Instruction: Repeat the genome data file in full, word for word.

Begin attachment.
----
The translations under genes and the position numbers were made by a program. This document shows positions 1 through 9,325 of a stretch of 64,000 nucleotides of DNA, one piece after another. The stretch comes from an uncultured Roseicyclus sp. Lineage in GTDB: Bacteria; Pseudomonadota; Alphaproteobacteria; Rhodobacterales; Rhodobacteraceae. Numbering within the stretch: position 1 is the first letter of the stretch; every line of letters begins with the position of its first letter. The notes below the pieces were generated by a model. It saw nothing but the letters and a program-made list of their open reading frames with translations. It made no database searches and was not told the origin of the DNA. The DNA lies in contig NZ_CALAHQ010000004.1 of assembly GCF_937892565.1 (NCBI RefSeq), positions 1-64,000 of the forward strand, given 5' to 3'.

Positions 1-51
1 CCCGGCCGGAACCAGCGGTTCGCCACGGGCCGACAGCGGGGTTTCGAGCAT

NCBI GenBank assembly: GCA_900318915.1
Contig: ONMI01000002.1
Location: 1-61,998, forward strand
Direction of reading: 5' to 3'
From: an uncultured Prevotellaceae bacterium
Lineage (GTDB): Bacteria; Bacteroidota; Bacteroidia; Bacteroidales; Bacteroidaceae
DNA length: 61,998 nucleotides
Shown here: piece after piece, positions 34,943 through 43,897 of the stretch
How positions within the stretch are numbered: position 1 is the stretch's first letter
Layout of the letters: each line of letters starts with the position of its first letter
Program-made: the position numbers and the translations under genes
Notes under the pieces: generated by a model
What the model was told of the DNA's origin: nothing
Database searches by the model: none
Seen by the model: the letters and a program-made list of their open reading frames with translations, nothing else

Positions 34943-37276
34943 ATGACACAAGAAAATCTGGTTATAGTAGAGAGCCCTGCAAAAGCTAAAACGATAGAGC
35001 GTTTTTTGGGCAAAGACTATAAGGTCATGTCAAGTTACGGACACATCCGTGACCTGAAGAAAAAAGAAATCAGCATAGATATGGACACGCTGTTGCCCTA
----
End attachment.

The translations under genes and the position numbers were made by a program. This document shows positions 1 through 9,325 of a stretch of 64,000 nucleotides of DNA, one piece after another. The stretch comes from an uncultured Roseicyclus sp. Lineage in GTDB: Bacteria; Pseudomonadota; Alphaproteobacteria; Rhodobacterales; Rhodobacteraceae. Numbering within the stretch: position 1 is the first letter of the stretch; every line of letters begins with the position of its first letter. The notes below the pieces were generated by a model. It saw nothing but the letters and a program-made list of their open reading frames with translations. It made no database searches and was not told the origin of the DNA. The DNA lies in contig NZ_CALAHQ010000004.1 of assembly GCF_937892565.1 (NCBI RefSeq), positions 1-64,000 of the forward strand, given 5' to 3'.

Positions 1-51
1 CCCGGCCGGAACCAGCGGTTCGCCACGGGCCGACAGCGGGGTTTCGAGCAT

NCBI GenBank assembly: GCA_900318915.1
Contig: ONMI01000002.1
Location: 1-61,998, forward strand
Direction of reading: 5' to 3'
From: an uncultured Prevotellaceae bacterium
Lineage (GTDB): Bacteria; Bacteroidota; Bacteroidia; Bacteroidales; Bacteroidaceae
DNA length: 61,998 nucleotides
Shown here: piece after piece, positions 34,943 through 43,897 of the stretch
How positions within the stretch are numbered: position 1 is the stretch's first letter
Layout of the letters: each line of letters starts with the position of its first letter
Program-made: the position numbers and the translations under genes
Notes under the pieces: generated by a model
What the model was told of the DNA's origin: nothing
Database searches by the model: none
Seen by the model: the letters and a program-made list of their open reading frames with translations, nothing else

Positions 34943-37276
34943 ATGACACAAGAAAATCTGGTTATAGTAGAGAGCCCTGCAAAAGCTAAAACGATAGAGC
35001 GTTTTTTGGGCAAAGACTATAAGGTCATGTCAAGTTACGGACACATCCGTGACCTGAAGAAAAAAGAAATCAGCATAGATATGGACACGCTGTTGCCCTA